[8] Cf. Manuel Arias Maldonado’s post “A moral cartography for the Anthropocene.” Maldonado’s list conspicuously omits remorse. My reply to the thoughtful June 9 comment of Chris Crews on my first post is that I am willing to talk of the AnthroObscene.

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2 thoughts on “Decolonialism and democracy: on the most painful challenges to anthroponomy

  1. Thank you for this extremely interesting post (and for your first one as well)! If you have time to reply, I’d be keen to hear your thoughts on a couple of things.

    First is the role of self-determination in anthroponomy. Making decolonization prerequisite to anthroponomy would seem to imply that self-determination is prerequisite as well. If so, then how do we resolve the tension between this precondition and the conception of humanity as a cohesive “self” that can engage in collective self-regulation? What becomes of those who refuse to participate in the anthroponomic system or reject its ontological assumptions? Any universalizing system of governance, even one premised on decolonization and democracy, risks adopting a coercive or imperial stance toward those whose dissent constitutes a fundamental rejection of universalism. Is anthroponomy, then, ultimately a form of liberalism?

    My second “thing” concerns the role of other-than-human beings. Is anthroponomy anthropocentric and, if so, with what implications? Should the same logic that justifies anthroponomy–i.e., the universal ecological impacts of industrialism require universal participation in democratic self-regulation–also extend to the other beings with which we share the planet? If not, what standing do they have relative to humans and what of the humans whose governance systems already include other-than-human persons?

    Thank you again for the thought-provoking posts and in advance for any time you can spend responding to my questions!

    • Dear Noah,

      Thank you for these questions. I always feel grateful for real and constructive questions that pose potential obstacles or problems to work through. In the interest of keeping things concise and allowing for back and forth, I’m not going to try a comprehensive answer here but a first one. If you wish, please reply back, and then the dialectic can work out more of the picture.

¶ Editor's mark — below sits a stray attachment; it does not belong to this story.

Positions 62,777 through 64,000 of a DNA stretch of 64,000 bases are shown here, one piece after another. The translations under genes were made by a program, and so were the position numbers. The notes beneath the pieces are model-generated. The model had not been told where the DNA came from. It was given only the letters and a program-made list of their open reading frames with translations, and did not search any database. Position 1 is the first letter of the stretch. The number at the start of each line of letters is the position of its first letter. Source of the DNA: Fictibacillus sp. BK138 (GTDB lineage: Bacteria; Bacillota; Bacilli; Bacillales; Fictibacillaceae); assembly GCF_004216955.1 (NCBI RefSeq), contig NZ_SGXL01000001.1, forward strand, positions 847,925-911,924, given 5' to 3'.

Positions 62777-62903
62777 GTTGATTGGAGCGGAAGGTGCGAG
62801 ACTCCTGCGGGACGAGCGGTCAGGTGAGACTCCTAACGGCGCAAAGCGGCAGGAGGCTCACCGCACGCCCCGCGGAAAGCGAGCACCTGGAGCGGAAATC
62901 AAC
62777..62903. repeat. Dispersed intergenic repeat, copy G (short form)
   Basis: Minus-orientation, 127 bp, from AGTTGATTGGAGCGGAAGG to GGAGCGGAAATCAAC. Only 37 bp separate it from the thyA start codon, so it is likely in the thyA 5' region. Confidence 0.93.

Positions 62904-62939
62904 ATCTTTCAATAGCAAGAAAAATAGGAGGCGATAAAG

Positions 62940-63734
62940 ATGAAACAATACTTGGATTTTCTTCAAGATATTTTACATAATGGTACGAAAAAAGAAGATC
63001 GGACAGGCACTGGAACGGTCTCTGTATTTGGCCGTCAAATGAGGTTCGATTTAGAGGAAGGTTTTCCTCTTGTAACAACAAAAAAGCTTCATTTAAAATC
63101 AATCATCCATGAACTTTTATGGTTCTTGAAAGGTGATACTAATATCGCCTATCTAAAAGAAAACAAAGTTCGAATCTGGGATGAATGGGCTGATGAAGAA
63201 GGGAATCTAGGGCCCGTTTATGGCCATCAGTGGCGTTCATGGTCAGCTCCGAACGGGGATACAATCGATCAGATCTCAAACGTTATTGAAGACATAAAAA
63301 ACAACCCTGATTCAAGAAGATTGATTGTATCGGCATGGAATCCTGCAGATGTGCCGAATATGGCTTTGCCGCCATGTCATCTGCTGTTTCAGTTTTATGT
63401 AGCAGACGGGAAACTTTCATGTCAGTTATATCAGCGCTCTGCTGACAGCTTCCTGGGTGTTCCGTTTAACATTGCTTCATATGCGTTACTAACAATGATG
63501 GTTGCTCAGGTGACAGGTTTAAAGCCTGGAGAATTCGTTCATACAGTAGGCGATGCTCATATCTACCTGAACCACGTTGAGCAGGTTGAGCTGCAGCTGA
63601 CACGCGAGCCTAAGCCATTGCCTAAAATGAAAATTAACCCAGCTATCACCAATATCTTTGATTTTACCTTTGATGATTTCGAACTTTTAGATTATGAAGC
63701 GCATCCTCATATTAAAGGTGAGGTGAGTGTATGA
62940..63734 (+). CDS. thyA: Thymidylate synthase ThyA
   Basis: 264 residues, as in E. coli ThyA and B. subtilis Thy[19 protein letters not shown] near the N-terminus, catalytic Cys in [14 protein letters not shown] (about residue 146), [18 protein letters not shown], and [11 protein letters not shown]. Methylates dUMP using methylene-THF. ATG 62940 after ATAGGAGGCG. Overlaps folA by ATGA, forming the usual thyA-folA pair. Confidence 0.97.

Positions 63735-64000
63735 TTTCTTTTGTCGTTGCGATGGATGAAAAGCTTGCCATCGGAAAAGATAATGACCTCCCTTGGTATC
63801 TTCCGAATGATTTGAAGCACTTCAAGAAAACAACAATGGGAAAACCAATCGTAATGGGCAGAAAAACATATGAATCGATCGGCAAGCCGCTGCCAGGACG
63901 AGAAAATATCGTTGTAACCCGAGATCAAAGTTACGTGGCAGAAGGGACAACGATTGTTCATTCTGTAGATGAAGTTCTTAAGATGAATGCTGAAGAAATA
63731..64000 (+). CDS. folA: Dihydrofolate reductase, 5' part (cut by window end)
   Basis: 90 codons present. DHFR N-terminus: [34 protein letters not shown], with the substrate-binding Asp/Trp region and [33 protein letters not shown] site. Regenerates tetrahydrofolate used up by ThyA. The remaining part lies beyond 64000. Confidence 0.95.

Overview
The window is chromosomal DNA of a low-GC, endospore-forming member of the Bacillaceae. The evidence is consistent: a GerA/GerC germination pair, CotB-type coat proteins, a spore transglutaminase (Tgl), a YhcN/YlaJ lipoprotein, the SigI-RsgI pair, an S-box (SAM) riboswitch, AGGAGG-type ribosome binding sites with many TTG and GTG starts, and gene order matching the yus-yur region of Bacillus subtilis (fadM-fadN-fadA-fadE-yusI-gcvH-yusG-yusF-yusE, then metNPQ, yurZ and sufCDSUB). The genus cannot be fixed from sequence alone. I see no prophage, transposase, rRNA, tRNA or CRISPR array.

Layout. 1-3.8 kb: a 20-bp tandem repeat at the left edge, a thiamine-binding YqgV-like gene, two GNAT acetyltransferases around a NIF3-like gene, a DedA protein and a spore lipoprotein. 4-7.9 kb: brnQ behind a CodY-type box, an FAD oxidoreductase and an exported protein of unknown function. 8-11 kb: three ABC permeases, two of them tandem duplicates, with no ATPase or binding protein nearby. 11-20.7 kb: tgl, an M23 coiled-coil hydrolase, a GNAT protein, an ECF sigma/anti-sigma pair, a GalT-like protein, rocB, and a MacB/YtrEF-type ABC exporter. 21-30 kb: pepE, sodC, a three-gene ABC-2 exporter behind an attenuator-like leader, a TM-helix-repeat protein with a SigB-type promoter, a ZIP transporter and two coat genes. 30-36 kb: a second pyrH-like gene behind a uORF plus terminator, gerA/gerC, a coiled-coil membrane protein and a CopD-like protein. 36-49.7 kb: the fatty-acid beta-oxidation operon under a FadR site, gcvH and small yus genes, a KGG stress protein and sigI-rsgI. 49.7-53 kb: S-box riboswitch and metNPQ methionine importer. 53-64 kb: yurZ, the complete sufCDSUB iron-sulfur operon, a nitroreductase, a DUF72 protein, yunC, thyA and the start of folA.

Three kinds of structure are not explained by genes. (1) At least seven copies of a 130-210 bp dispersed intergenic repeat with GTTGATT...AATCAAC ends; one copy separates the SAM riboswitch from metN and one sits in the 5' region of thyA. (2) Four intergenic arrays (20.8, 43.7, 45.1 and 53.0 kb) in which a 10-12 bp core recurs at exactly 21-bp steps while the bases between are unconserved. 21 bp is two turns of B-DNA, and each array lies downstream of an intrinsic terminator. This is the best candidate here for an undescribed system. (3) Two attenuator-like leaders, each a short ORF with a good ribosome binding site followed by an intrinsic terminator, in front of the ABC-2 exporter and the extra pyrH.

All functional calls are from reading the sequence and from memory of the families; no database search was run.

Rather than begin with a governance answer – which might be what we all expect – I would begin with an interpersonal and intrapersonal one. Neo-liberalism teaches and trains us to be lone atoms. And violence, which hovers in the background as the seeming confirmation of the lesson and appropriateness of the training, shapes our brains into defensive, isolated, exclusionary beings. Another way to put this is that humans distrust each other because of violence and because of teaching and training that focuses on distrust. The back and forth between control and abandonment that usually cycles in a discussion of trust only belies how bad the state of distrust really is. The specter of people being oppressed, of not trying to compromise, of not seeing a common fate – all these things in that shadow – are part of the history of violence and the ideologies that support it. I believe that if we want to make progress in the anthroponomic horizon that defines our moral and political obligations for our time, then we need to work on the intrapersonal and interpersonal conditions of distrust, in particular on the history and ideologies of violence.

      That said, I just want to mark again that anthroponomy is a regulative ideal. It must keep open critical space because it is fundamentally democratic, and my view of politics is that (a) it is ontologically democratic (even if ontically authoritarian) and that (b) no ontologically democratic thing can preclude the anarchic disruption of the regulative order in the name of those who have no part in it. No system can close down critical space, because every system depends on our consent. Here, for brevity, I refer to Rancière’s Disagreement. The very reality of democracy implies openness to the part who have no part, which cannot be contained in advance. Anthroponomy is no different. It is not the world liberal state. It is the pointed cry against the hegemony of the oligarchic, including the liberals who think that they aren’t oligarchic, but really are in their material conditions and insouciance.

      As to your second question, once again violence gets in the way. There is wide spread cultural overlap in the importance of being with our fellow beings on Earth, but this is always thrown under the economy in the guise of threat. The issue is to see how this threat of violence works, pushing people back into the things they would not in a clear day ever wish for or say to or support for their kids. I write from this perspective a lot in my many articles (and forthcoming book) around the risk of a mass extinction cascade. I do not believe that anthropocentrism implies thoughtlessness with life – I believe it implies the opposite. (See my 2006 book for an extended argument as to why the environmentalist take on anthropocentrism has got our sense of humanity profoundly wrong). As always, the problem is the system of violence that is normalized in our political economies. It isn’t really in people’s core beliefs. If anything, it’s in our akrasia, not our thoughtfulness.

      I agree with Steve Vogel that we are the speakers in politics. But we can speak as trustees of Earth others.

      Sincerely,

      Jeremy